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Soc Sci Med. 1985;21(5):581-8.

Circumcision: its nature and practice among some ethnic groups in southern Nigeria.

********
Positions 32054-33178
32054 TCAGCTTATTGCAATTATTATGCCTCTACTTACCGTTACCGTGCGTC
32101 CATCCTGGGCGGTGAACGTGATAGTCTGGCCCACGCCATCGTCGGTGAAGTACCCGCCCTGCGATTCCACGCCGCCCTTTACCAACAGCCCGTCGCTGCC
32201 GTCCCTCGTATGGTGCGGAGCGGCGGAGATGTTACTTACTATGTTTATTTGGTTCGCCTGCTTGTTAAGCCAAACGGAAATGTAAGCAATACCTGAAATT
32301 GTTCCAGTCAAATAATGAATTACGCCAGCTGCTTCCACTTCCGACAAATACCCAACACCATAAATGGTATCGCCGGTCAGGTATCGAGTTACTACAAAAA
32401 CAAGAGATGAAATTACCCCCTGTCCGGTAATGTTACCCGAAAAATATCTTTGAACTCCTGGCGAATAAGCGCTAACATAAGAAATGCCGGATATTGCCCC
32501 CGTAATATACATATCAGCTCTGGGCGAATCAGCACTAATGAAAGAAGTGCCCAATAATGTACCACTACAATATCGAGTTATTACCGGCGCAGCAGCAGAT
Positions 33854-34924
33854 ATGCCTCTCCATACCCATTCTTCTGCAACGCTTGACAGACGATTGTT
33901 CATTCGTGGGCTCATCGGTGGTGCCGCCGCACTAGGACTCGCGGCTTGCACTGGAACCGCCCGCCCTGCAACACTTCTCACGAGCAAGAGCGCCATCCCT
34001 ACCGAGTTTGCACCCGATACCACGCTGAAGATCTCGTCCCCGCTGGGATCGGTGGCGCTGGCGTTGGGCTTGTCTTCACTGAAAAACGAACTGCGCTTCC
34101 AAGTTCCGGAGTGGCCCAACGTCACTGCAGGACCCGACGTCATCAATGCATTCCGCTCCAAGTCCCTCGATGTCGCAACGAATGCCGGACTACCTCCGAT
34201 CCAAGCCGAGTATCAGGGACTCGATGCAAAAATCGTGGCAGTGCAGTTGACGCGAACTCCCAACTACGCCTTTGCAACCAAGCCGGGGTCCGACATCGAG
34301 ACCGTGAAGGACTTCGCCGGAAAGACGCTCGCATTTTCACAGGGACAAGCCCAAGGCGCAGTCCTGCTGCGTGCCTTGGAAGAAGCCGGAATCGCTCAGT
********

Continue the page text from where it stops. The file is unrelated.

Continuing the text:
A questionnaire survey carried out in five rural communities in mid-southern Nigeria documents the degree and range of male and female circumcision practices among Bini, Esan, Etsako, Ijaw and Ukwuani ethnic groups. Two hundred and eighty adults (154 males and 126 females) reported on themselves and their 1417 children (757 sons and 660 daughters). Circumcision of both sexes remains widely practised, though the timing of the event and extent of surgery show wide variations among, and sometimes, within ethnic groups. The commonest reason for the practice is a strong desire to continue ethnic traditions. Altered sexual urge for women, increased sexual performance for men, protection of baby's health, as well as general reproductive and aesthetic consideration are also important reasons. Traditional surgeons usually perform the operation and few complications were reported to be associated with the procedure in either sex. Female circumcision in this area is not as destructive or mutilating as in some Arabic and East African cultures. Because of the relatively low rate of complications a major campaign against circumcision in these areas does not at present seem warranted.

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